the ability to multiprocess has its limits, even among young adults. When people try to perform two or more related tasks either at the same time or alternating rapidly between them, errors go way up, and it takes far longer--often double the time or more--to get the jobs done than if they were done sequentially, says David E. Meyer, director of the Brain, Cognition and Action Laboratory at the University of Michigan: "The toll in terms of slowdown is extremely large--amazingly so." Meyer frequently tests Gen M students in his lab, and he sees no exception for them, despite their "mystique" as master multitaskers. "The bottom line is that you can't simultaneously be thinking about your tax return and reading an essay, just as you can't talk to yourself about two things at once," he says. "If a teenager is trying to have a conversation on an e-mail chat line while doing algebra, she'll suffer a decrease in efficiency, compared to if she just thought about algebra until she was done. People may think otherwise, but it's a myth. With such complicated tasks [you] will never, ever be able to overcome the inherent limitations in the brain for processing information during multitasking. It just can't be, any more than the best of all humans will ever be able to run a one-minute mile."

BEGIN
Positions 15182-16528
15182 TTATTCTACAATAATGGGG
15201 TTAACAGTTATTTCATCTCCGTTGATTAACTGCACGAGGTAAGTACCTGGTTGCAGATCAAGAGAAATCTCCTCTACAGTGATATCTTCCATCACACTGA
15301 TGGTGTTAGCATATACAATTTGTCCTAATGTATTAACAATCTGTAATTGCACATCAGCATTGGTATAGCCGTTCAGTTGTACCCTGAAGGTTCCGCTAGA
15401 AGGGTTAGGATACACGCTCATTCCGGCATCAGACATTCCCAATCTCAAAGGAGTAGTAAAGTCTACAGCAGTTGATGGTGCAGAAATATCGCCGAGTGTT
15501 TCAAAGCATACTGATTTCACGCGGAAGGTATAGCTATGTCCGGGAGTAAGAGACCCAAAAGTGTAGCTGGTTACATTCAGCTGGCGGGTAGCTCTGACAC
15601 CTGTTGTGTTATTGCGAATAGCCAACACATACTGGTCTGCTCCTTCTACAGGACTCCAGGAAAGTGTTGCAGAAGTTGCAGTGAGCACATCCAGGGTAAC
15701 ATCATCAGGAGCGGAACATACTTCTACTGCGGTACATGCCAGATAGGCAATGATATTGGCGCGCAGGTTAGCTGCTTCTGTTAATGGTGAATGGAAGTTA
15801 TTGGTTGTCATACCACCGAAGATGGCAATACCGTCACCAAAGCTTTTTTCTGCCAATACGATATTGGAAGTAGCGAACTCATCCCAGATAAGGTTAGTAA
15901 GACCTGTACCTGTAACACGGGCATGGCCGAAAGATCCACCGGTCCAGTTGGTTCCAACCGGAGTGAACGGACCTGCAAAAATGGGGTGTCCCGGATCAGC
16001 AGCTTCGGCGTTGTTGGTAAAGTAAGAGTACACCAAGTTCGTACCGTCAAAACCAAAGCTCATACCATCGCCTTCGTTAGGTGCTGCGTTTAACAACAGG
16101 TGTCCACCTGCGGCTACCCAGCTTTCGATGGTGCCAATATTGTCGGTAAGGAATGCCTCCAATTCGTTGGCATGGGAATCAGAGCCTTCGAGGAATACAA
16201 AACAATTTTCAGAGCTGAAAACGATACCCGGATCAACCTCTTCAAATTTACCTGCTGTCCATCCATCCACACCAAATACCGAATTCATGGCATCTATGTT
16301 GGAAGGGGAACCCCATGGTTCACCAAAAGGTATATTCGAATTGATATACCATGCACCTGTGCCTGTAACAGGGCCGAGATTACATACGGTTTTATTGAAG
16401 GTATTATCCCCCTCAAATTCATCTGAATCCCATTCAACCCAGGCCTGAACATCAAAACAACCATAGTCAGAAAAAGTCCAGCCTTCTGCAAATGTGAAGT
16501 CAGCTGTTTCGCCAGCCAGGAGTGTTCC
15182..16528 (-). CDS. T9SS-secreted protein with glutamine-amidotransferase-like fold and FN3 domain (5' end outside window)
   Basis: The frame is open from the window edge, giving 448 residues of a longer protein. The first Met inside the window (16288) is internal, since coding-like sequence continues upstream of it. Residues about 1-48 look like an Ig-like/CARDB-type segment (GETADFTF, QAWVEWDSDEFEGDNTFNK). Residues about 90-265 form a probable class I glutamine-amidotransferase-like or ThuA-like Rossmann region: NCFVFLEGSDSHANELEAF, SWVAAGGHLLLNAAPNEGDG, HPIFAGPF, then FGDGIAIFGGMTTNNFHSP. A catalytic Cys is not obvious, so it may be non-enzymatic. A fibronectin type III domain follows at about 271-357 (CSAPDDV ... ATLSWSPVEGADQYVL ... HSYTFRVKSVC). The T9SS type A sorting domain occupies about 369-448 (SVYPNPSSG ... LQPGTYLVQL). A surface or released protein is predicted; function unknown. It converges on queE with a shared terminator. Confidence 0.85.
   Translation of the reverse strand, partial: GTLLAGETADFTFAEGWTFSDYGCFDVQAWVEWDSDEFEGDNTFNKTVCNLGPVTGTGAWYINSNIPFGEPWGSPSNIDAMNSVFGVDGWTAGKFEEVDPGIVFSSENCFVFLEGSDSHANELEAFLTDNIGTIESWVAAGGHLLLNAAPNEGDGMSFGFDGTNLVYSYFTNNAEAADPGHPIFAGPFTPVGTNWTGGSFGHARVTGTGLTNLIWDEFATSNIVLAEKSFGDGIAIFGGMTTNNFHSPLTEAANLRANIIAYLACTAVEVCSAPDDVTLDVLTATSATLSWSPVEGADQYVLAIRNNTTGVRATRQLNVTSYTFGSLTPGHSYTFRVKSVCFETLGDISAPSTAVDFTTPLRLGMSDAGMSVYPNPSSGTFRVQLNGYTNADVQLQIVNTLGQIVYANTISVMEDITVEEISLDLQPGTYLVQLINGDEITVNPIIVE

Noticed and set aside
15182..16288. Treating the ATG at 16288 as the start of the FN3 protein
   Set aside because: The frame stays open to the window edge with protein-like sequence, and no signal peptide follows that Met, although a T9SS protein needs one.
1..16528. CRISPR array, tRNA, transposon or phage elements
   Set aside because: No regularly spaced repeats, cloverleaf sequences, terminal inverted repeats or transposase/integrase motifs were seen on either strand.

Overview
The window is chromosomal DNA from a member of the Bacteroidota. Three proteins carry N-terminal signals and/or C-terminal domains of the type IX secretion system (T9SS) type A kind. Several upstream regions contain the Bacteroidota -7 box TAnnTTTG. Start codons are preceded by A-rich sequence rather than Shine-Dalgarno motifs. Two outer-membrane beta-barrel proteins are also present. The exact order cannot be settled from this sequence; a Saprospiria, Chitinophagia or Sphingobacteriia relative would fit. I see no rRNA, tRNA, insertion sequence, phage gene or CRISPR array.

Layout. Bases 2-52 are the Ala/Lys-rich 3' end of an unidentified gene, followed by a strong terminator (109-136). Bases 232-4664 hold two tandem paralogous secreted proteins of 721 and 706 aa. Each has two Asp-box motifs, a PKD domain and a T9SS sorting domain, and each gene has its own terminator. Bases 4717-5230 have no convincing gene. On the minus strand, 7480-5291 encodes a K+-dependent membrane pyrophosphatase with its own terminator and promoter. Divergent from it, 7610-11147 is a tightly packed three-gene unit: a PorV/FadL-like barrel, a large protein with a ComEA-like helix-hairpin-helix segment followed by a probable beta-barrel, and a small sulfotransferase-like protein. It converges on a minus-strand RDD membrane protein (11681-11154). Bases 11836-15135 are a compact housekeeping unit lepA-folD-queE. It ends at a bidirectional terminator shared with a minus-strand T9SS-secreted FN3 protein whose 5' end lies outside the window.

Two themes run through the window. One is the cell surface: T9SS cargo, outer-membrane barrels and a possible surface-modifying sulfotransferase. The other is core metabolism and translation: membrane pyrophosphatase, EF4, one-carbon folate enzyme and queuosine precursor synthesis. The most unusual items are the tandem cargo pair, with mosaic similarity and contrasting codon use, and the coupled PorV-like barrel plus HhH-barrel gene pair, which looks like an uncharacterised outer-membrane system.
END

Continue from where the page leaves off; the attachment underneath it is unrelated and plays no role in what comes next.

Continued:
In an earlier post (Twitter, or How to Fritter your Life Away), I cited Kathy Sierra, who wrote,